(Reuters) -Walt Disney Co earnings topped Wall Street forecasts for the most recent quarter as its streaming services picked up new customers and the pandemic-hit theme parks unit recorded a profit.
Shares of the entertainment company rose 5% in after-hours trading on Thursday to $185.53. Before the earnings report, shares were roughly flat from the start of the year.
Disney Chief Financial Officer Christine McCarthy said that looking forward, theme park reservations at both U.S. parks remain strong, even as COVID cases surge tmsnrt.rs/2WTOZDR.
Florida, where the flagship Walt Disney World is located, is the epicenter of the latest U.S. outbreak, posting record cases and hospitalizations in recent days.
“We are still bullish about our parks business going forward,” said CEO Bob Chapek on a call with analysts.
For April through July 3, Disney posted earnings per share of 80 cents, excluding certain items. Wall Street had expected 55 cents, according to the average projection of analysts surveyed by Refinitiv.
Disney has staked its future on building streaming services to compete with Netflix Inc in the crowded market for online entertainment.
Disney+, Hulu and ESPN+ – the company’s three online subscription offerings – gained close to 15 million new subscribers to total nearly 174 million. Disney+ had 116 million paying customers at the end of the quarter, just ahead of the 115.2 million consensus of analysts surveyed by FactSet.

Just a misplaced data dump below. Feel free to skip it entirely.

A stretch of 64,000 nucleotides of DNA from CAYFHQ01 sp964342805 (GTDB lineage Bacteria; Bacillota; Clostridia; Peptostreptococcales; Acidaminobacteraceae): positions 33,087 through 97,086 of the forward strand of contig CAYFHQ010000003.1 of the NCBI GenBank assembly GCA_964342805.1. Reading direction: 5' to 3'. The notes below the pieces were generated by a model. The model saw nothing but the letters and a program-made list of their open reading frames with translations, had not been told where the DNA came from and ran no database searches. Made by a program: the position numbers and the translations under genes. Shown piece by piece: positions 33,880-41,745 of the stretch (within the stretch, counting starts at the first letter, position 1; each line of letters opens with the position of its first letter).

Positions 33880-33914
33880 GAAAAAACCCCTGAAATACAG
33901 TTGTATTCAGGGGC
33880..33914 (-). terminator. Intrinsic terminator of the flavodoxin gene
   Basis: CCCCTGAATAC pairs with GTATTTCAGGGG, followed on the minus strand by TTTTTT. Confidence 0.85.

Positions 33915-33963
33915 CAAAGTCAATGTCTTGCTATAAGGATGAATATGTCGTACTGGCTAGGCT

“Disney is placing huge bets on streaming and is benefiting from low-hanging fruits by mirroring Netflix’s strategy,” PP Foresight analyst Paolo Pescatore said. “It is apparent that Disney+ is now an indispensable video streaming service alongside Netflix.”
During the quarter, Disney+ featured “Loki,” a series about the shape-shifting Marvel villain, and offered Emma Stone movie “Cruella” on the same day it hit theaters.
Disney’s theme parks welcomed more visitors as pandemic restrictions eased. Theme park revenue rose for the first time in five quarters, hitting $4.34 billion.
Net income for division reached $356 million, compared with a loss of nearly $1.9 billion a year earlier when many Disney parks were closed.
At the media and entertainment distribution unit, operating income fell 32% from the prior year, to $2.0 billion, as programming costs rose.
The direct-to-consumer division, which includes Disney+, reported a loss of $293 million as it invested in programming and other costs. That compared to a loss of $624 million a year earlier.
The company’s overall revenue rose 45% to $17.02 billion in the third quarter, topping analysts’ estimate of $16.76 billion, according to IBES data from Refinitiv.
Net income from continuing operations was $923 million, or 50 cents per share, compared with a loss of $4.72 billion, or $2.61 per share, a year earlier.
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